I hand her the hammer, she takes it and thanks me, and I reach for the screen door. Her body leans into the doorway before the screen door has been opened yet, eager to go.
"Bye", she says, waving the hammer at me over her head behind her.
I open the door to a man who is dressed casually but still somehow looks proper and orderly.
"Hello", I say.
"Hello", he says. I hear him say it, but I don't see his mouth move at any time. "There's going to be a parade for the Fire Department this weekend, and you'll need to keep your car off the street between 7:45 a.m. Saturday and 9:45 p.m. Sunday."
Again, it's not a polite request. It is an ordinance.
I also notice that the mentioned time-frame is precise down to the nearest minute.
Besides that, the man's voice is void of any intonation whatsoever. If we were to record what he said and look at the modulation of the sound waves in some printout, he would be flat-lining.
"It's nice that there's going to be a parade", I say.
Then he makes a comment that is entirely inaudible through the narrow slit of his thin mouth. It was evidently some comment about the parade that he found humorous, though, because he laughs a bit. When I say laugh, I do not mean a jovial throwing back of the head and a rhythmic heaving of the shoulders, and there was no sound that would echo across the wheat fields for miles, endearing everyone who heard it. The man's laugh sounds more like when you are trying to flatten a plastic bag and the last little puff of air wheezes out, barely perceptibly, before everything is deflated.
After he leaves, I stand in front of the mirror and try speaking like this to see how it even works. I even practice the laugh.
It's not easy, but after a while, I get a hold of how to do it. I look in the mirror and, like a ventriloquist using himself as his own dummy, I mumble to myself, "I think I am ready for the parade."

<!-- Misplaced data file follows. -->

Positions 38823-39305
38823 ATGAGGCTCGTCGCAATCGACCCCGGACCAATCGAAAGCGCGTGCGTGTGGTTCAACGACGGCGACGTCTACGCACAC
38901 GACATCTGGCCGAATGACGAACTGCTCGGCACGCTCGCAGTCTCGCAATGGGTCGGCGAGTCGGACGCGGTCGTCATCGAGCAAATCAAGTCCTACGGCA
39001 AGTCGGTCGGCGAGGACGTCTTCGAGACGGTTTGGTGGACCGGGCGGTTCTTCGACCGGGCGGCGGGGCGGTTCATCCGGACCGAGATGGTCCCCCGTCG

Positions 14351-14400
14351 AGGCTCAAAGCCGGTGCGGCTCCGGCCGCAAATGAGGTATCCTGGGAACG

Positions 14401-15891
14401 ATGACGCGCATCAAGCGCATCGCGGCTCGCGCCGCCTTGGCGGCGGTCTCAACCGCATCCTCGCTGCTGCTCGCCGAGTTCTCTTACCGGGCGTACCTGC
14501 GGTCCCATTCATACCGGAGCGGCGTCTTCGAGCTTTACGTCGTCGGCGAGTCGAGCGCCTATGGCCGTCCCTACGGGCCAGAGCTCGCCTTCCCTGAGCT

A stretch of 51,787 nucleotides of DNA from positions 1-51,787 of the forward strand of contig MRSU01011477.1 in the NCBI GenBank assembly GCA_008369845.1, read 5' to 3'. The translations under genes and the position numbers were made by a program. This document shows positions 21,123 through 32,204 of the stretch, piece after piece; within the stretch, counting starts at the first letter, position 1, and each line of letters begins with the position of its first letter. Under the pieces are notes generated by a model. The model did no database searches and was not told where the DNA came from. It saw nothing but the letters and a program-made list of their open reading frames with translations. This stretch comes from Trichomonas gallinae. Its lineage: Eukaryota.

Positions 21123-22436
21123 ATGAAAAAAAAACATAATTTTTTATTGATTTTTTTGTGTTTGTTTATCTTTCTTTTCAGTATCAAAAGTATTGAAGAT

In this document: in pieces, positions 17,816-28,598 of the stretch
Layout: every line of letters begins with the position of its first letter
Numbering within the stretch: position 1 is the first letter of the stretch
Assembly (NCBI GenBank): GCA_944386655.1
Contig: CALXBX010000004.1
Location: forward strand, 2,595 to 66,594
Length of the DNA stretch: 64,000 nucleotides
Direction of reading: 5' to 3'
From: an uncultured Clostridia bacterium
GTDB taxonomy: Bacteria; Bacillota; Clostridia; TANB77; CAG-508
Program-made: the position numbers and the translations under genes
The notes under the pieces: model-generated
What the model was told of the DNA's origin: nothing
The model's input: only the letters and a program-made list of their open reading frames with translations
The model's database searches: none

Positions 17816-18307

The door opens to a friendly face I have never seen before.
The woman is about 45 and has a version of the only hair style that German women of this age can conceive of, for some reason. It is short, with each individual strand basically just chopped off, as though instead of going to the hairdresser's, she went to the butcher around the corner, bringing her own meat cleaver (since she cannot trust that anyone else's meat cleaver will be honed to precision quite to her satisfaction), and when she sees the butcher, she bends to lay her hair on the butcher's block and shouts in a tone of domineering military command, "Chop it off. Just CHOP IT OFF!!".
Sometimes German women of this age manage to reorganize the ends of the hair strands in one way or another, curving them a little all in the same direction perhaps, but the underlying design is basically always the same.
The hairstyle makes her look like a 45 year old boy. She is also bone thin, as though somebody at home has forced her to live on dry crackers and disappointment ever since the final days of youth passed her by. If her sweater were left on a hanger overnight, it would not look less filled out that it does on her skeletal and shapeless form, which is devoid of any and all femininity. Her body type reminds me of those pictures of prisoners in concentration camps from so many years ago, a similarity which makes her gleeful smile seem peculiarly out of place.
"Hello", she says musically, as though earnestly glad to have the pleasure of seeing me in life, finally. "I'm collecting money for the XXX (it could be anything. There is an endless stream of charities in Germany, and so there is an endless stream of doorbell ringing. I think it has to do with some kind of individual and collective soul purging for the past.
Why this can't all be organized federally and paid for through our taxes as needed is a fact which eludes me. If people are in trouble, than let's make sure that our tax dollars go there in a supervised fashion. Between that lady's jeans pocket and the needy hand in question, there are so many steps at which the donations can be siphoned off into some administrator's private fund. As a person who is interested in the wellbeing of others without myself being made into a patsy in the process, I need transparency.
She shows me her list of signatures with the name of the charity printed at the top, and she seems to just expect that I will be donating, without any question. She doesn't make a request as much as she states the cold, hard reality that she is, in fact, collecting money for XXX and that this is clearly the right time to hand over a few bills to her, so that she can send them along to others who need it more than I do.